The tree-ring data used in these studies are from sites selected to amplify the climatic signal due to temperature, and are not necessarily representative of large components of the land biosphere nor indicators of large-scale enhanced carbon sequestration. Changes in radial growth in these trees do not provide information about possible shifts in respiration or allocation of carbon below-ground. Warming may also be causing negative feedbacks to forest productivity, which can counteract enhanced growth in other areas. For example, some temperature-limited sites may now be showing the negative effects of moisture stress (partially due to increased evapotranspiration caused by warmer temperatures) or insect infestation related to recent warmer conditions (ref. 8 and see Fig. 1 ).
Another means by which tree rings are being used to test for anthropogenic effects is by evaluating whether direct CO2 fertilization due to increasing atmospheric CO2 (ordinarily limiting to plant growth) is presently enhancing the growth of natural vegetation. The response of plant growth to a direct CO2 fertilization effect has been demonstrated in numerous laboratory experiments, usually using seedlings (e.g., ref. 20 ). Modeling suggests that this enhanced growth should result in greater carbon sequestering of land ecosystems, provided that this “beta factor” is sufficiently large (e.g., refs. 21 and 22).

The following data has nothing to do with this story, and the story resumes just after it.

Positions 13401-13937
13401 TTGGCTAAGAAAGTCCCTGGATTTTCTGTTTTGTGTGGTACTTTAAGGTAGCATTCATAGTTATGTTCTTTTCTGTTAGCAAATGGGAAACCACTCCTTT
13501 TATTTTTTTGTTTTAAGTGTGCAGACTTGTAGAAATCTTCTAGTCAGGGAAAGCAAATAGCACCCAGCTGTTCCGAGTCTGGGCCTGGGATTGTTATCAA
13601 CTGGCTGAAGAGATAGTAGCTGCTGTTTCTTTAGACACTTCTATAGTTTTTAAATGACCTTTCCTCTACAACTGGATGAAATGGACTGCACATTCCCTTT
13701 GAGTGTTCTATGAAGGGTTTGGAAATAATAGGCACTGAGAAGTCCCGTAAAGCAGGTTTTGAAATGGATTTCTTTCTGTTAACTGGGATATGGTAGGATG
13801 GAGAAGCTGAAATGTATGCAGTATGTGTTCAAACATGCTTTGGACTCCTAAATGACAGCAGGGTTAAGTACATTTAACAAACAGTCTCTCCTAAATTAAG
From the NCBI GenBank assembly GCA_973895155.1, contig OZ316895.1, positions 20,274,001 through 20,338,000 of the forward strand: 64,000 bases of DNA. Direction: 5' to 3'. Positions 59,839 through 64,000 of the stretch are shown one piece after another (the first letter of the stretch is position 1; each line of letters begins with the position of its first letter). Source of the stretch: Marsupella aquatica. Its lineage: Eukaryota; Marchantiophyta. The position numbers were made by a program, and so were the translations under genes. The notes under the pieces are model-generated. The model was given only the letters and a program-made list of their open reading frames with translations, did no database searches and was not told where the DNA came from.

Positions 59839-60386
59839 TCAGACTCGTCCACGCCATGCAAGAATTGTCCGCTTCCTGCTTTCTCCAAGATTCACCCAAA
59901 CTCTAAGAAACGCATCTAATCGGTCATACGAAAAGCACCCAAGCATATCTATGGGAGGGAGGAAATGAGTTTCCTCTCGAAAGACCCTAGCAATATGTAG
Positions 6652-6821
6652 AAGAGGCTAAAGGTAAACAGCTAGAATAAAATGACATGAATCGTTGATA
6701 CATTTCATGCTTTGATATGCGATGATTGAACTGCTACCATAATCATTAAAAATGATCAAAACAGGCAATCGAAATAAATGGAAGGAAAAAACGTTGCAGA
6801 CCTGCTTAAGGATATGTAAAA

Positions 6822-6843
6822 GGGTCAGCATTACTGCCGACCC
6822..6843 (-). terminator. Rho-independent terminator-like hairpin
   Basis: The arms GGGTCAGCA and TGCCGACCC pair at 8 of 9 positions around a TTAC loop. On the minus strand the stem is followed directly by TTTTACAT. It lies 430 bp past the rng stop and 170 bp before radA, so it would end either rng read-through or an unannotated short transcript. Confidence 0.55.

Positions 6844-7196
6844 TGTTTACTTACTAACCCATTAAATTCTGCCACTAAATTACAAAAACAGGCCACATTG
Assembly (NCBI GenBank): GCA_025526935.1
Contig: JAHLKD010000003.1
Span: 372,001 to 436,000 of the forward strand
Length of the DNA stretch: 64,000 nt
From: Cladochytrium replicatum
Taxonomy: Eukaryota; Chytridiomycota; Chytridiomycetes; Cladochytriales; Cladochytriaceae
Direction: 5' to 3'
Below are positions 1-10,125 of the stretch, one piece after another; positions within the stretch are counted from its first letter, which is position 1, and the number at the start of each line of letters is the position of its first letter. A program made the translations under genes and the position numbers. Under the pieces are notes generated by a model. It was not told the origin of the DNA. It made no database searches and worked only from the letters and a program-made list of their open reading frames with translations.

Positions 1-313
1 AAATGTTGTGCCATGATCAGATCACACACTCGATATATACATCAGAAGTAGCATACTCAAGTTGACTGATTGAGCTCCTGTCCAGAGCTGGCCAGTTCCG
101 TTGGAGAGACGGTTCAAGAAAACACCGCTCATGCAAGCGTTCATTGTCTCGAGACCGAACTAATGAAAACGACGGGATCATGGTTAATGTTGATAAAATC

Little is known, however, about whether such an effect is occurring on a large scale in natural vegetation, where environmental conditions are exceedingly complex. Here we review several tree-ring studies which evaluate the possible effects of direct CO2 fertilization on radial growth of trees growing in natural environmental settings.
LaMarche et al. ( 23 ) presented one of the first studies which purported to find evidence for a possible CO2 fertilization effect in tree rings. Their study was based on ring-width chronologies of high-elevation bristlecone and limber pines growing in the southwestern United States, which show unusual enhanced growth over the past century. One reason for their conclusion that this enhanced growth is due to CO2 fertilization is that high-elevation plants may be more CO2-limited than those at lower elevations ( 24 ). Yet no quantitative modeling was presented by LaMarche et al. ( 23 ) to rule out the possible contribution of favorable climatic change to account for the growth increases.
Graumlich ( 25 ) found no such evidence for CO2 fertilization in high-elevation foxtail pine and other species in the Sierra Nevada. She based her conclusions on the observations that (i) recent trends were not unusual relative to those in the pre-